Mom and I were at the Saturday market in Epe town. She bought some pepper, onions and spices. Our next stop was the fish market which was by the lagoon. Some fishermen tied their boats to the wooden pier and brought in their catch for the day to the market. We stopped by the table of a young woman selling fish, crabs and snails. Mom pointed at some fish and the fish seller set them aside. While mom haggled with the fish seller, I looked around at the other fish sellers in the market. Out of the corner of my eye I noticed an elderly woman watching me. She regarded me for a while, then she stood up and started walking towards me. As she got closer to me, she kept her gaze on me and it made me uncomfortable. I moved close to mom and held her hand.
The woman came over to where we stood but her eyes never left me. There was something about her eyes. I had seen that look before when I read dad’s books about the southern parts of the country, where the oil companies had damaged the ecosystem, poisoning millions of fish with oil spills, turning fertile farmlands into a dark, depressing, barren wilderness. The woman grinned at me but her eyes were cold, lifeless, like…dead fish.
The woman spoke almost in a whisper. “Good morning.” She pointed her head at me. “Do you know that your daughter is from the sea?”
Mom regarded the woman in silence.
“Do you know that they want her back?”
The fish seller handed over mom’s fish purchase and mom dropped it inside her market bag. Mom gave me a ‘shut-your-mouth look,’ then began walking away from the woman. But the woman followed and caught up with us.
“Is what I am telling you strange?” the woman asked.
Mom looked around to see if anyone was listening to what the woman was saying. Nobody seemed to pay us any attention.
Mom’s face was creased with concern. “Why won’t you people just leave me alone? What do you want from me?” mom asked.
“I do not want anything from you. I wanted to let you know that if you do not return her, there will be consequences,” the woman whispered.
Mom seized the woman by the hand. “Have I not suffered enough? What consequences are you talking about? When will this torment come to an end?”
The woman was silent.
“Please tell me how to stop this. I have suffered a lot because of my daughter. It has been one calamity after another. My husband left me when he found out that she was a gift from the ocean goddess. What should I do?”
The woman regarded mom with some intensity. “Your daughter is too powerful to live with you.”
Mom looked confused. “You keep talking about her powers but she has never shown any powers. She is a normal child,” mom lied. Mom knew I had some powers. She knew this since the day I brought in a squid into the house.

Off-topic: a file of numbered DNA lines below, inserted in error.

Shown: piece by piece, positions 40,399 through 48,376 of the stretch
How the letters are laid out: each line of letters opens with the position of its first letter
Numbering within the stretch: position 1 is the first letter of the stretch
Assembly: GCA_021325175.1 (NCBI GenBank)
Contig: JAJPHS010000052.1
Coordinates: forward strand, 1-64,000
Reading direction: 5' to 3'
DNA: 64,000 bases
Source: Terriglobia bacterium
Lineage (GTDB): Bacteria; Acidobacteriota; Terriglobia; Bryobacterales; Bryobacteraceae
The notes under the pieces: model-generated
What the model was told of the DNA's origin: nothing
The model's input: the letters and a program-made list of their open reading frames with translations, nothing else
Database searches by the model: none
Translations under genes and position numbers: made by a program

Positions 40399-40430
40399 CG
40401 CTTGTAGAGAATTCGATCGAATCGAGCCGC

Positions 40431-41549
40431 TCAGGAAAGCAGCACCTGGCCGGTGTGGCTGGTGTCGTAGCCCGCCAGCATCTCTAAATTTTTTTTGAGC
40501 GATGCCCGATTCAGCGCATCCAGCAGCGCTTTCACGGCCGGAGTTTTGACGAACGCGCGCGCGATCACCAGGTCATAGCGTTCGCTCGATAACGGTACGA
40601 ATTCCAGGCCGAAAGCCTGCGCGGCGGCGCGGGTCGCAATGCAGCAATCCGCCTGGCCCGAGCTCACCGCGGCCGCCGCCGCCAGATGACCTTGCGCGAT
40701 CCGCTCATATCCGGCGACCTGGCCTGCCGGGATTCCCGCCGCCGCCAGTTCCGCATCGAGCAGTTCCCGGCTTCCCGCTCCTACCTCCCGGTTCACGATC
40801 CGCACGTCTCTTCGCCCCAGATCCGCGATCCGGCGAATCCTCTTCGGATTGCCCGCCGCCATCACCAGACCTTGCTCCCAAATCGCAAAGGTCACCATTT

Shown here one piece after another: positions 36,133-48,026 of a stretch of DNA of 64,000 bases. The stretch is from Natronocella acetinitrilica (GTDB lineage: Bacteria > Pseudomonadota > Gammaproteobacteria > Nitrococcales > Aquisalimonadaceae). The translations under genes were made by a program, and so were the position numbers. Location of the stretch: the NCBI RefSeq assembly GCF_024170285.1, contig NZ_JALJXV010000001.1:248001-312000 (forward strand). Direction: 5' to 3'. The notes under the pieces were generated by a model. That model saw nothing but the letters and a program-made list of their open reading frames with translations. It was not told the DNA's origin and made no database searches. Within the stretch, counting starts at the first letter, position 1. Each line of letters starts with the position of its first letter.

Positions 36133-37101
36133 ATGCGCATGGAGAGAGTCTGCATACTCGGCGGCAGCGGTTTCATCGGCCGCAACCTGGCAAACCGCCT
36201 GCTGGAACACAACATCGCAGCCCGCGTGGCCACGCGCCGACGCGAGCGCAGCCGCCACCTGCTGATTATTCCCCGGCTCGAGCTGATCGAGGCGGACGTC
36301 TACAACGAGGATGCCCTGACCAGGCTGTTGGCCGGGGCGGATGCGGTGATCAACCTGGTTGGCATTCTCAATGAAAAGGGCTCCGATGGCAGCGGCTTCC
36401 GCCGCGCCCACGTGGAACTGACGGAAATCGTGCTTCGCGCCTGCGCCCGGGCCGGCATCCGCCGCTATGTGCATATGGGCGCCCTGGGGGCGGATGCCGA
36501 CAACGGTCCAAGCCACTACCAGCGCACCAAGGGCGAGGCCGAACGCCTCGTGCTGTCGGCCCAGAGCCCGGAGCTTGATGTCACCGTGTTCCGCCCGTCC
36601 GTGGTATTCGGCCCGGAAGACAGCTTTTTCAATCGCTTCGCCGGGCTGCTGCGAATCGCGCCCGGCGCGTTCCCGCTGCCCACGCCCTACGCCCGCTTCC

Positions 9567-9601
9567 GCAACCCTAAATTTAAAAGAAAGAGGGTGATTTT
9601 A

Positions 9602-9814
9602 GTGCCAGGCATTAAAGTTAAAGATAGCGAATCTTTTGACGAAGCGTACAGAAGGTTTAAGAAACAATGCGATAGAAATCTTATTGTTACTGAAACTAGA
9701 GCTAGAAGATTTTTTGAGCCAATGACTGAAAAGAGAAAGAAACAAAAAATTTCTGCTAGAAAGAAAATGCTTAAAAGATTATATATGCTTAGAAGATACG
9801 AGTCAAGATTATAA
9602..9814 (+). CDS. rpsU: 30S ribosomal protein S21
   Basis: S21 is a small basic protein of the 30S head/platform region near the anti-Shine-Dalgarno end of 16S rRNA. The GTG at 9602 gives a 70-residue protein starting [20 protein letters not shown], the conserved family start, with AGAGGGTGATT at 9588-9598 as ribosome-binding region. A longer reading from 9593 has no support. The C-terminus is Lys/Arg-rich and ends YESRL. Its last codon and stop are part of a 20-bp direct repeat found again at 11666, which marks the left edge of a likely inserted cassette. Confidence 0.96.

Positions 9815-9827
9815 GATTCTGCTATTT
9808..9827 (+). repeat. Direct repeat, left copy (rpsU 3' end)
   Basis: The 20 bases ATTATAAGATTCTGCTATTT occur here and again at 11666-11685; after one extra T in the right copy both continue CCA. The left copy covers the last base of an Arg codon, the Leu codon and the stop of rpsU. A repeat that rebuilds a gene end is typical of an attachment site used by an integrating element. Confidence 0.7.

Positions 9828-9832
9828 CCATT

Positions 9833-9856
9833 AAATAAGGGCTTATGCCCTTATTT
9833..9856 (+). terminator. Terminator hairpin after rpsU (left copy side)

The woman knelt down on one knee so that our eyes were on the same level. “Lara, you speak to fish, don’t you? I know you do. They know you are here. They feel you. They hear you.” She stood up and spread her hands towards the fish market. “Speak to them.” Continue reading
Memoirs of a writer 2.
Have you ever written something really bad and felt like burning the very computer on which it was written in an attempt to completely erase the evidence of your poor talent? Well, I have-not destroyed my computers- but felt bad several times, but it never stopped me from writing some more. I saw this as a test by life, to see if I had what it took to be a writer and thankfully I passed the test. As a writer, focus and persistent effort at your craft are more important than having great talent. The really great writers are those who are devoted to their craft, not just the talented ones.
Writing and Self Publishing Master Class.
It’s been a while since I taught a writing and self publishing class.
I didn’t want to fall into the trap of teaching others how to write while I did absolutely nothing about my own writing. So, I declined invitations to speak at workshops and focused on writing my own books. The last class I taught was about three years ago. Quite a number of people have asked when my next self publishing seminar is coming up and I told them to hold on until this year. So here we are.
The reason I haven’t organised any seminar in the last three years is simple. I am not in the business of organising seminars on writing to make a living. I am a writer who occasionally teaches on writing. It is important that you recognise this distinction. Continue reading
Memoirs of a writer.
I scribbled something in my notebook, read it, shook my head and marked the page with an angry ‘X’. If I read the page later and still wasn’t impressed, it would end up in the waste paper basket.
“Good morning, Mr George.”
My writing table faced the window. Anybody who passed by in the compound could see me writing. However, I didn’t expect anybody to pass by that early except of course the owner of the house who had a mini-warehouse at the back of the building. She stopped in front of my window and looked at what I was doing.
“Good morning,” I replied cautiously, expecting her to move on and leave me alone with my thoughts.
“Why are you at home and not at work?” she inquired.
I wondered why she was asking. She had never been interested in what I did for a living as long as I paid my rent.
“I am a writer. This is my work.”
Technically, I wasn’t a writer because until then I had not written or published anything for public consumption.
“Ha,ha,ha!” She laughed with derision and looked at me with pity.
“You are a writer? You better get a job like everyone else instead of deceiving yourself that this is a job. Is this how you plan to feed your family?” She walked away, still talking to herself and shaking her head. “He says he is a writer. Wonders will never end.” Continue reading
The Power Of A Woman.
Her inner strength.
Her staying power.
Her soft skin.
Her sense of order.
Her zest for life.
Makes her irresistible to her man.~Praise George.